I have been thinking lately about where my career has taken me and, more specifically, the jobs I haven't applied for. A few years ago I had just started a great postdoc position when a job EXACTLY in my field opened-up. I didn't apply. I thought - I have a great job, there will be others, I have a plan of action, and everything will be fine.
Yet now I find myself second-guessing what I thought was a reasonable decision at the time. What does that mean? Did I make a mistake in thinking that I could do something as naive as plan my academic career? Was it unrealistic to think that I didn't need to apply for everything going? After all, as has been pointed out plenty of times elsewhere in the postacademic blogosphere, you are expected to be desperate enough to move anywhere, away from your partner, your family, your friends and your life, to teach a million courses a year not in your discipline for a salary that is largely insufficient. I guess I didn't get the memo back in those heady early days of a gloriously long postdoc. I had also, at that point, already done my time in the middle of nowhereville. The postdoc was supposed to be the start of less desperation, not more.
A story told to me by a colleague focused on a similar point - someone who had been unsuccessfully applying for years and years, only to not apply for the one position everyone thought they'd be a shoe-in for. They'd apparently tired of the game and moved on to more interesting things. A wealthy (ie gainfully employed outside academia) and supportive partner helped ease the pain too I'd imagine. I don't have a wealthy partner, so that rules out that option. I do have a supportive partner though, so that does help somewhat.
I've also heard tales of the exact opposite as well - people on fantastical and glamorous research fellowships that have immediately chucked it all in for a much less glamorous position with a more secure future. I think the lure of security vs. unfettered research time must have been just too enticing. Needless to say, little research has been done since. So what I gained by staying in my postdoc is a long list of publications. And a book. Which, as we all know, is the truly essential aspect to gaining a good aca position. If there were any jobs, that is.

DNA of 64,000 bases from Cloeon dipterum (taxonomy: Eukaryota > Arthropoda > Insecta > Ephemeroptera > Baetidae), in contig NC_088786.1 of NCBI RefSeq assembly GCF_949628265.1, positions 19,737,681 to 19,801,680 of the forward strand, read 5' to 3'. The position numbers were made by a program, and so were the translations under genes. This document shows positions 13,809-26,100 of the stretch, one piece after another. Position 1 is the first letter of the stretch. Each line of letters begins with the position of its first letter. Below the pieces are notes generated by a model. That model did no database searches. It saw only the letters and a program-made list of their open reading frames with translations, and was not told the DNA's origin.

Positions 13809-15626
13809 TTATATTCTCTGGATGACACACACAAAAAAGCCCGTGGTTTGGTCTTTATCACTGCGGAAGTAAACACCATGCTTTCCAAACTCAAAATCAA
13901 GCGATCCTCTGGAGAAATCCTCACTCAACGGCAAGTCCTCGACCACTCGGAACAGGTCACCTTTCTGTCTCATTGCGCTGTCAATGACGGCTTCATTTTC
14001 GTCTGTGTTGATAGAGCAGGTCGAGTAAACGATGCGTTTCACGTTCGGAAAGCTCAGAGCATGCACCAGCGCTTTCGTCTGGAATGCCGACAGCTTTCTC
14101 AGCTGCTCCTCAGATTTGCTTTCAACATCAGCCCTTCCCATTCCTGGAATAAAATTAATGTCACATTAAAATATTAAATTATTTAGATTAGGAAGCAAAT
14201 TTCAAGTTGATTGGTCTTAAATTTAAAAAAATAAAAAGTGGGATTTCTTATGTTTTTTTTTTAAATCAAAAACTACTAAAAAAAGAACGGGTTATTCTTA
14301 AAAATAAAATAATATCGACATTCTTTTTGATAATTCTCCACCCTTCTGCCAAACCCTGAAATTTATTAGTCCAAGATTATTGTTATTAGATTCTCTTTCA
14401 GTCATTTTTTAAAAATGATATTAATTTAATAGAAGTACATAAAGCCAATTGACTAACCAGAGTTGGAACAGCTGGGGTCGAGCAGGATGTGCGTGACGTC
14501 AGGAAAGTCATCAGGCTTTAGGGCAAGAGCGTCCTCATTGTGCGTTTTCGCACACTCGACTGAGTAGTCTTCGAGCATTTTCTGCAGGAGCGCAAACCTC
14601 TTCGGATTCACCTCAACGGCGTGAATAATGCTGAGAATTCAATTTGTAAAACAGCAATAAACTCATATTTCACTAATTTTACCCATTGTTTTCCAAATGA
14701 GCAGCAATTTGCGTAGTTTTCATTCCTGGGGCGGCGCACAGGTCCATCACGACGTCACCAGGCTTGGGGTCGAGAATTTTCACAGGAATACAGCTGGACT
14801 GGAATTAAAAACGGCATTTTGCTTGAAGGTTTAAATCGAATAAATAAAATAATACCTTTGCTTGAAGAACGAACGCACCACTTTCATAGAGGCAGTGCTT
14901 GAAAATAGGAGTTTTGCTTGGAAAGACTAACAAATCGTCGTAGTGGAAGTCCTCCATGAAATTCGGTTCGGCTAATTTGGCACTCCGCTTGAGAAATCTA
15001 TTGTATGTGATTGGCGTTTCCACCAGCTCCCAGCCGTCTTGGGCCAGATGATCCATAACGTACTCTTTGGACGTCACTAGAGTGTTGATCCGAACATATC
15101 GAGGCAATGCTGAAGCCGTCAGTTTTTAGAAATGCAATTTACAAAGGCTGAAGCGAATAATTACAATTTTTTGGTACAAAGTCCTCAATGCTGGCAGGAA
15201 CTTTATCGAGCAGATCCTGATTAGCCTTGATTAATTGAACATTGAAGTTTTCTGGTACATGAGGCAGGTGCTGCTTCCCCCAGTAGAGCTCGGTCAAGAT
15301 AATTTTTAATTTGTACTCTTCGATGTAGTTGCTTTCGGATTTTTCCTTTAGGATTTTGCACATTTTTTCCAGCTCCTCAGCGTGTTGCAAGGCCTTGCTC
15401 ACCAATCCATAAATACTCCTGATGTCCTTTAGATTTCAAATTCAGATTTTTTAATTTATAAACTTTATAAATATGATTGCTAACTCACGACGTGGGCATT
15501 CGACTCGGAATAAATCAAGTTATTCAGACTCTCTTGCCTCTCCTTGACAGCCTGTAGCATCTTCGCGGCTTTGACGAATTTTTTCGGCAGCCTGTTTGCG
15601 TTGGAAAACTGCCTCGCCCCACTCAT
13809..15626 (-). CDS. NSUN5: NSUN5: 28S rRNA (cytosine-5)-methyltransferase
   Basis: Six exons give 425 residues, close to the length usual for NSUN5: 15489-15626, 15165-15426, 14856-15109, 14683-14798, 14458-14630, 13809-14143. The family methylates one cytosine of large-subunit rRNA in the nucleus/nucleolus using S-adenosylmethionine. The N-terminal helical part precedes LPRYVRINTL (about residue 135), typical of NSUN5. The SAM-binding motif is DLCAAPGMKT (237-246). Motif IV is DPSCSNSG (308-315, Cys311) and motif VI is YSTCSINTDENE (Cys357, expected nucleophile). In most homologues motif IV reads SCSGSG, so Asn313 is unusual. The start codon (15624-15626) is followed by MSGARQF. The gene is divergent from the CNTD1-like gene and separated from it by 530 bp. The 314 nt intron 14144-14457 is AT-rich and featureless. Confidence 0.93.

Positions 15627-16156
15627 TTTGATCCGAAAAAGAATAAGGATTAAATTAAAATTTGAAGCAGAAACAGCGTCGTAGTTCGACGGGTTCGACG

My current semi-obsessive reflection on these stories at the start of a new year are obviously indicating to me that the crux of my postacademic existence at the moment is to sort out what I want (a new career) from what I need (gainful employment). Actually, what I want is for the budget crises and the financial crises that ensure that positions for which I am well-qualified for go to people who should be applying at a much higher level themselves to abate. I want the over-qualified to get the jobs that they deserve and leave the suitably qualified to compete for jobs at the appropriate level. Not going to happen any time soon apparently. So. Option 2 is a new career.
It's tempting when your unemployed, I think, to just apply for anything that you think you can do (or that you think you have a chance of getting) to stave off the demons of self-doubt, judgement from others, fear of the dole queue (see https://postacademicinnyc.wordpress.com/2012/01/04/the-crushing-shame-of-applying-for-unemployment/#comment-220 ) and anxiety about cash flow.
But I am also thinking about the long-term - instead of thinking about WTF have I done with my life, I am focusing on WTF am I going to do with the rest of it? Reading around postacademic blogs, attending career transitions events, talking to as many people as I can about their careers etc - planning and a little bit of luck seems to be a central component. So I am not going to give up on the idea that I can determine the outcome of what I do next. Baby steps first though. Watch this space.